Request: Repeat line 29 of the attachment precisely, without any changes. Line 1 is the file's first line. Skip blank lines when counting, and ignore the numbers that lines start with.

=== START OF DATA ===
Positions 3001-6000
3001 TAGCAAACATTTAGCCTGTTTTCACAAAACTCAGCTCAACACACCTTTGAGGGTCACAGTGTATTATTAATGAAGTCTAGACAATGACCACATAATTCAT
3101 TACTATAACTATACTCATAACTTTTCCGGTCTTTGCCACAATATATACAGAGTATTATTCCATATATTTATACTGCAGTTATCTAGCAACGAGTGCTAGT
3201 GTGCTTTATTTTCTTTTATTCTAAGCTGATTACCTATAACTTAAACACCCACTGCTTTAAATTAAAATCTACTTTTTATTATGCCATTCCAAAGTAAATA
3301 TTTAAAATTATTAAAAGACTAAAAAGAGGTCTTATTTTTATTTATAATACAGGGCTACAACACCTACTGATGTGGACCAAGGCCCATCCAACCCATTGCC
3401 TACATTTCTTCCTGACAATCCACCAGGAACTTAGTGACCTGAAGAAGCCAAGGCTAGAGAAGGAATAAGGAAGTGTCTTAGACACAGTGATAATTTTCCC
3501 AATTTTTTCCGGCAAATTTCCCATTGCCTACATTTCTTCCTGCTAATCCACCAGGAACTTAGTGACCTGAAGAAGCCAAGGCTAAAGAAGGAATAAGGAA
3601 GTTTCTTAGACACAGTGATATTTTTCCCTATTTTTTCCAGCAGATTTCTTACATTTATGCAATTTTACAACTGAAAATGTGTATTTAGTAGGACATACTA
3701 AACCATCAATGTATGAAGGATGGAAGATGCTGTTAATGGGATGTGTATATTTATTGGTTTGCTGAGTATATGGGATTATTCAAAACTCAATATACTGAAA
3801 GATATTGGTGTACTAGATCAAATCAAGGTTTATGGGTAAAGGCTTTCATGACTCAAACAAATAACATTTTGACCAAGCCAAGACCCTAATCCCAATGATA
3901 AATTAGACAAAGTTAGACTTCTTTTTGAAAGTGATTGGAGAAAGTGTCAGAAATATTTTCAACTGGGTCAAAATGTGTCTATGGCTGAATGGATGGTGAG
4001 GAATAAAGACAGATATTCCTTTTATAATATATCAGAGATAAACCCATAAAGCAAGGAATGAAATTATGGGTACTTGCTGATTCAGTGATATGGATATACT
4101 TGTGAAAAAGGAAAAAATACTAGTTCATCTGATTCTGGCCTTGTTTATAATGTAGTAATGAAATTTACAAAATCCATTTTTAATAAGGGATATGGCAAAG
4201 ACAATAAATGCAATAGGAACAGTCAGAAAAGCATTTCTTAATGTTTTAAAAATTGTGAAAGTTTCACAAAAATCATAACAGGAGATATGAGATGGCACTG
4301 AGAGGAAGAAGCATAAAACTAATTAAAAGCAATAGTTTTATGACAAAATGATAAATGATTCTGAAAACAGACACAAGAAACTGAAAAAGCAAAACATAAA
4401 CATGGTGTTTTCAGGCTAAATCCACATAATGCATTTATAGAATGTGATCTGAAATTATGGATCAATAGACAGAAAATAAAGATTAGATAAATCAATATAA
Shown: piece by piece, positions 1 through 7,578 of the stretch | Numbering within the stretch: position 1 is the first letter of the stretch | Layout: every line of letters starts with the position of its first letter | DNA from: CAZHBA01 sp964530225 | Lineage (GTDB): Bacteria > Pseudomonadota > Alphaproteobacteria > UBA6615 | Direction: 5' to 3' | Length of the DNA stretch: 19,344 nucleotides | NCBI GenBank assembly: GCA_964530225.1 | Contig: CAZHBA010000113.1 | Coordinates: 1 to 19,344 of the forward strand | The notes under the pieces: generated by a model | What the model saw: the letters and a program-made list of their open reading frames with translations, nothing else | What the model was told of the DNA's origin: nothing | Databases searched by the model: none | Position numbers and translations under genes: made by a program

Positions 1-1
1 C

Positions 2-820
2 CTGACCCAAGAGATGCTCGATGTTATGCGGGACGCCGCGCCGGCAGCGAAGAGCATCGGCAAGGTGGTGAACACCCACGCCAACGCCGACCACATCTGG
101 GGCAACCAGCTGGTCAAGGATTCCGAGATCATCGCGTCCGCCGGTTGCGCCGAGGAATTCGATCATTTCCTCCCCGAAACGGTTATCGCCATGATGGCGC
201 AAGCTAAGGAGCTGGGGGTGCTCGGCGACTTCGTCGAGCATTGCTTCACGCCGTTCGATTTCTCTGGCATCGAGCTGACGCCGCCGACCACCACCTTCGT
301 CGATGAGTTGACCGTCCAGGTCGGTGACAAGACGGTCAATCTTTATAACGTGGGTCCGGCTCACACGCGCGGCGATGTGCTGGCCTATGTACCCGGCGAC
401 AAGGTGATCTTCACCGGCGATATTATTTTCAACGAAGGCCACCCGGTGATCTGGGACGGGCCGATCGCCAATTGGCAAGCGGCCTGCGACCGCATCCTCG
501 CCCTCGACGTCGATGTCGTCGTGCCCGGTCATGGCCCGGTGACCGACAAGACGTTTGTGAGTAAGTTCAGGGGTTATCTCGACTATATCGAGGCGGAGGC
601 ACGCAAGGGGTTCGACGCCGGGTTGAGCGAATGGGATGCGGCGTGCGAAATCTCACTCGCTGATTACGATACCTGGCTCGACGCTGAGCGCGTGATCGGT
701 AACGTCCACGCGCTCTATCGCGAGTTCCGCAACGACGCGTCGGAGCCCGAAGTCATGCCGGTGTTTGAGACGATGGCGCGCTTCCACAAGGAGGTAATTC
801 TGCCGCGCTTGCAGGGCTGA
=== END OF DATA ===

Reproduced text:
801 TGCCGCGCTTGCAGGGCTGA